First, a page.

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Migrate to Mongolia: A Tender Sapling Travelers Cultural Adventure – Part 2 (Prayer Wheels)

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This post is part of the Tender Sapling Travelers Series and Part 2 of a 3-part installment on Mongolia. See Part 1 here.

After a wonderful introduction to Mongolia, covered in our Part 1 post, our oldest son was ready to focus on an area of interest to present on at our monthly Culture Club homeschool cooperative. In past years’ learning about Mongolia, his interests veered toward the incredible dinosaur discoveries of Roy Andrew Chapman and team (see book recommendation in the Part 1 post). But this year, he chose to focus on the Mongolian Prayer Wheel.

What’s that? Read on to learn about this fascinating prayer tool, if you will. Plus, use objects around the house to create your own! The step-by-step craft instructions follow the prayer wheel intro:

MONGOLIAN PRAYER WHEEL

Mongolian hand prayer wheel

Our oldest tender sapling found the Mongolian prayer wheel interesting from several perspectives: its design, its spiritual significance, its history, and its recent rebirth as a sign of the revival of Mongolian culture following decades of repression. Here are some of the points he enjoyed learning and sharing with the thirty other children who had each been studying Mongolia on their own:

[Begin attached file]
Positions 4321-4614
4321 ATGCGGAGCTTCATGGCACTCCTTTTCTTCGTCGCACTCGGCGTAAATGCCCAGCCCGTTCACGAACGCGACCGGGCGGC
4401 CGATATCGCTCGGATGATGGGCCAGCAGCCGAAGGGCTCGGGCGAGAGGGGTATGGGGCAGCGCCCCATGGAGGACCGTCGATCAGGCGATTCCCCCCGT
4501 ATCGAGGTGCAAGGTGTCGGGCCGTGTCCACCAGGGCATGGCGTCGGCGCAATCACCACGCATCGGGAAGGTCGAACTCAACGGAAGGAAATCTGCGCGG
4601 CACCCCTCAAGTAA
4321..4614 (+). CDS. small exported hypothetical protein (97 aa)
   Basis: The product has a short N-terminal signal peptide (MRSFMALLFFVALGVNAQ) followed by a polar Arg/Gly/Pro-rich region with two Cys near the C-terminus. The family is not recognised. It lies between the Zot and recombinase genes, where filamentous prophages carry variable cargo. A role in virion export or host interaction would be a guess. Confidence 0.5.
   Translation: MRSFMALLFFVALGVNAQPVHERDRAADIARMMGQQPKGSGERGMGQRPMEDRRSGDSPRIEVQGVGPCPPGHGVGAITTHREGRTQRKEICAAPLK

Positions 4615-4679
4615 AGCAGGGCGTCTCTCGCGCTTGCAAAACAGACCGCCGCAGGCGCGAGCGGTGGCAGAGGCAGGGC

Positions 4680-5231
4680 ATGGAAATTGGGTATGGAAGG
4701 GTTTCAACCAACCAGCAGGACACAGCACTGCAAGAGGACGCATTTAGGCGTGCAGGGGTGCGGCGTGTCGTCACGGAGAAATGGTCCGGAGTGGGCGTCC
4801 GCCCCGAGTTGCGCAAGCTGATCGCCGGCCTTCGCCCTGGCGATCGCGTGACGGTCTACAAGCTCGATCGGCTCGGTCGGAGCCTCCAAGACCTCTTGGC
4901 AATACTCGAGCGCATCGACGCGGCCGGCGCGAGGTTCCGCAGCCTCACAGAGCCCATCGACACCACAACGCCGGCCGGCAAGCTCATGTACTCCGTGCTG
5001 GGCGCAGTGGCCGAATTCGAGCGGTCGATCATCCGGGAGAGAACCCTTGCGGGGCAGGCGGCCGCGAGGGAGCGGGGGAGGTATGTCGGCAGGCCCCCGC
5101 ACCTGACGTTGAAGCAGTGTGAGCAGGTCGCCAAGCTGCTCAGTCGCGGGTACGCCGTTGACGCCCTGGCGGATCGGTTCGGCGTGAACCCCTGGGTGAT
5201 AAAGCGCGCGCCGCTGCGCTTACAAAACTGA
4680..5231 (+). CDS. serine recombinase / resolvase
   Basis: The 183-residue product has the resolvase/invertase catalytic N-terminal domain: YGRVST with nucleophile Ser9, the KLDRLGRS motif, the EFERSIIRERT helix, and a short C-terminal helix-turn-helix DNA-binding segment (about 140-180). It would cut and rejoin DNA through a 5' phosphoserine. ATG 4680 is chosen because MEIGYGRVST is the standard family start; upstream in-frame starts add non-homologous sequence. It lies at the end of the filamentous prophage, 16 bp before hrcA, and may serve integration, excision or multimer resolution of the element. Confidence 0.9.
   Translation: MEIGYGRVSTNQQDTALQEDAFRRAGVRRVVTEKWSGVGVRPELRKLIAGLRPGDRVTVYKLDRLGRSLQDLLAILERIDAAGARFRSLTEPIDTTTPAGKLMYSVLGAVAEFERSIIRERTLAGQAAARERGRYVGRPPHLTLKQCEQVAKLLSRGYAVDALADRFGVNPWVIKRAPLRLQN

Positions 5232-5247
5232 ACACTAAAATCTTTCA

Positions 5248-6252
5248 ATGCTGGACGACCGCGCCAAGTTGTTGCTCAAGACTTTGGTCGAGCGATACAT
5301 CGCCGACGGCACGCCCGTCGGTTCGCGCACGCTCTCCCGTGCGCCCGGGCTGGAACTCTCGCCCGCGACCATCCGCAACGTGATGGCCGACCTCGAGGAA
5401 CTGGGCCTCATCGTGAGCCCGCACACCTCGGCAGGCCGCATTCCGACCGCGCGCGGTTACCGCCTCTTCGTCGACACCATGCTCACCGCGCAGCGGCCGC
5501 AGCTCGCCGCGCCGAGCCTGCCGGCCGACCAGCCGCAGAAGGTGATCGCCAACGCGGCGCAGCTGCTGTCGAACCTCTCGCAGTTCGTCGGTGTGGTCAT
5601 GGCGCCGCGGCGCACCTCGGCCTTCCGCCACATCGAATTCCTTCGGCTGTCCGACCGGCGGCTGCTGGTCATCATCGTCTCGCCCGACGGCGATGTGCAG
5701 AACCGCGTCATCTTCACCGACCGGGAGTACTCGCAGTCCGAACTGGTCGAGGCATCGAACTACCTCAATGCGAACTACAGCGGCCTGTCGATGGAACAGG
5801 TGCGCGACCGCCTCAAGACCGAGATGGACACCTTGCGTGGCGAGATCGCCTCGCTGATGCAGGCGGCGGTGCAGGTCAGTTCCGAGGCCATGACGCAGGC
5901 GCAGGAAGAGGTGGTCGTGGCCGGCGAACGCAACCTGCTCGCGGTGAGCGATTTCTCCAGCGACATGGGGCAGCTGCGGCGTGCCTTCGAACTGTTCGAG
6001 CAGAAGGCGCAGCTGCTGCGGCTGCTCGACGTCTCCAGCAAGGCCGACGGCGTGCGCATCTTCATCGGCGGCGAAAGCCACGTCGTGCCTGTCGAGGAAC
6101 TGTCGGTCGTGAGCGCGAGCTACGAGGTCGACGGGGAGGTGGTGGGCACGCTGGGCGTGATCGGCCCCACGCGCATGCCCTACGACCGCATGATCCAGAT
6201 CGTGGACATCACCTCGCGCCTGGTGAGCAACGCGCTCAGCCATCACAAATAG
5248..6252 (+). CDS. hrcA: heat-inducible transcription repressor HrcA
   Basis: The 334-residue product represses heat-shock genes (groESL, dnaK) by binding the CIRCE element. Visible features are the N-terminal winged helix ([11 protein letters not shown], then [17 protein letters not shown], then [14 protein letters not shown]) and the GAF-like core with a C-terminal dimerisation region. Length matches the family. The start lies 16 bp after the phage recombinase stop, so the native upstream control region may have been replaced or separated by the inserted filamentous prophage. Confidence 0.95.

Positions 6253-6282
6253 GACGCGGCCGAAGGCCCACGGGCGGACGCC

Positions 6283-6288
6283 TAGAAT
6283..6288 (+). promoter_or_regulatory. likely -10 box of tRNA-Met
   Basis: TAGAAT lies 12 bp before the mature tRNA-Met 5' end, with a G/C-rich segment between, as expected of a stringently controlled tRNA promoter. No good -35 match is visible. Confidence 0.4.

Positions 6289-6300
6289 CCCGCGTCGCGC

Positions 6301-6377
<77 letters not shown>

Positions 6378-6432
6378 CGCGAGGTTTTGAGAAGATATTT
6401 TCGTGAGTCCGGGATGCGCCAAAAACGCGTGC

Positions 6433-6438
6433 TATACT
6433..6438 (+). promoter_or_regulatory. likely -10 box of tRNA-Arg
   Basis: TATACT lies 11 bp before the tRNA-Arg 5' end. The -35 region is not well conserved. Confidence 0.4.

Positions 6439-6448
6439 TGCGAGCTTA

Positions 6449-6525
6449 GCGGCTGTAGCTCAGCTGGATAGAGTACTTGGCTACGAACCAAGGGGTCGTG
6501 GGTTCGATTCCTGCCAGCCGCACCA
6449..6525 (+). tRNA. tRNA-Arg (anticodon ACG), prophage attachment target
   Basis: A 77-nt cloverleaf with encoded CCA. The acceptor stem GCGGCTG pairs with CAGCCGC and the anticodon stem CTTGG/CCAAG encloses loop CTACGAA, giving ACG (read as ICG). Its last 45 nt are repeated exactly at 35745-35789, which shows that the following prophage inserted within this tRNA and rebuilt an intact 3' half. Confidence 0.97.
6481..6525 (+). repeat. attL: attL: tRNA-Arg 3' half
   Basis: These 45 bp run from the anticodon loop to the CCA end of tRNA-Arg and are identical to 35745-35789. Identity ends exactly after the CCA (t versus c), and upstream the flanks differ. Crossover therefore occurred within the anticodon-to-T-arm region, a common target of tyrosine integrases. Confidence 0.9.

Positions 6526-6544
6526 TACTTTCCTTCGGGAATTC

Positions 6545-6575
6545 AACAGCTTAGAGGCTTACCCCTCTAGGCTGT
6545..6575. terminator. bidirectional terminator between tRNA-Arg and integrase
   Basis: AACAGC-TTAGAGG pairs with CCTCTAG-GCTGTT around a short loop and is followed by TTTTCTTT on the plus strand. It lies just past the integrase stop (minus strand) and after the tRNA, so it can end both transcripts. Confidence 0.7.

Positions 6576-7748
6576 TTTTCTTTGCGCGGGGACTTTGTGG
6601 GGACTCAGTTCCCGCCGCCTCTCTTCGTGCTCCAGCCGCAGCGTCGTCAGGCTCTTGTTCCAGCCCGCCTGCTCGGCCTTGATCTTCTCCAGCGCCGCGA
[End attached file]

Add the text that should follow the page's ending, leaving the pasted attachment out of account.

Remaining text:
• The prayer wheel is a tool used by Buddhists for praying. It is spun to send prayers out into the universe, cleanse the soul, and aid in oneโ€™s compassion. Traditionally, the user says this enclosed prayer or mantra out loud or silently to themselves: “Om Mani Padme Hum”
  • Buddhism first came to Mongolia in the 3rd century B.C., was widely promoted during the reigns of Chinggis Khan and especially Kublai Khan, and was firmly established by the 16th century.
  • The prayer wheel is a decorated cylinder of wood or metal, inside of which is a long paper with a prayer written many times on it. The scroll can be 20 meters or yards long! The largest prayer wheels may also contain volumes of sacred texts inside.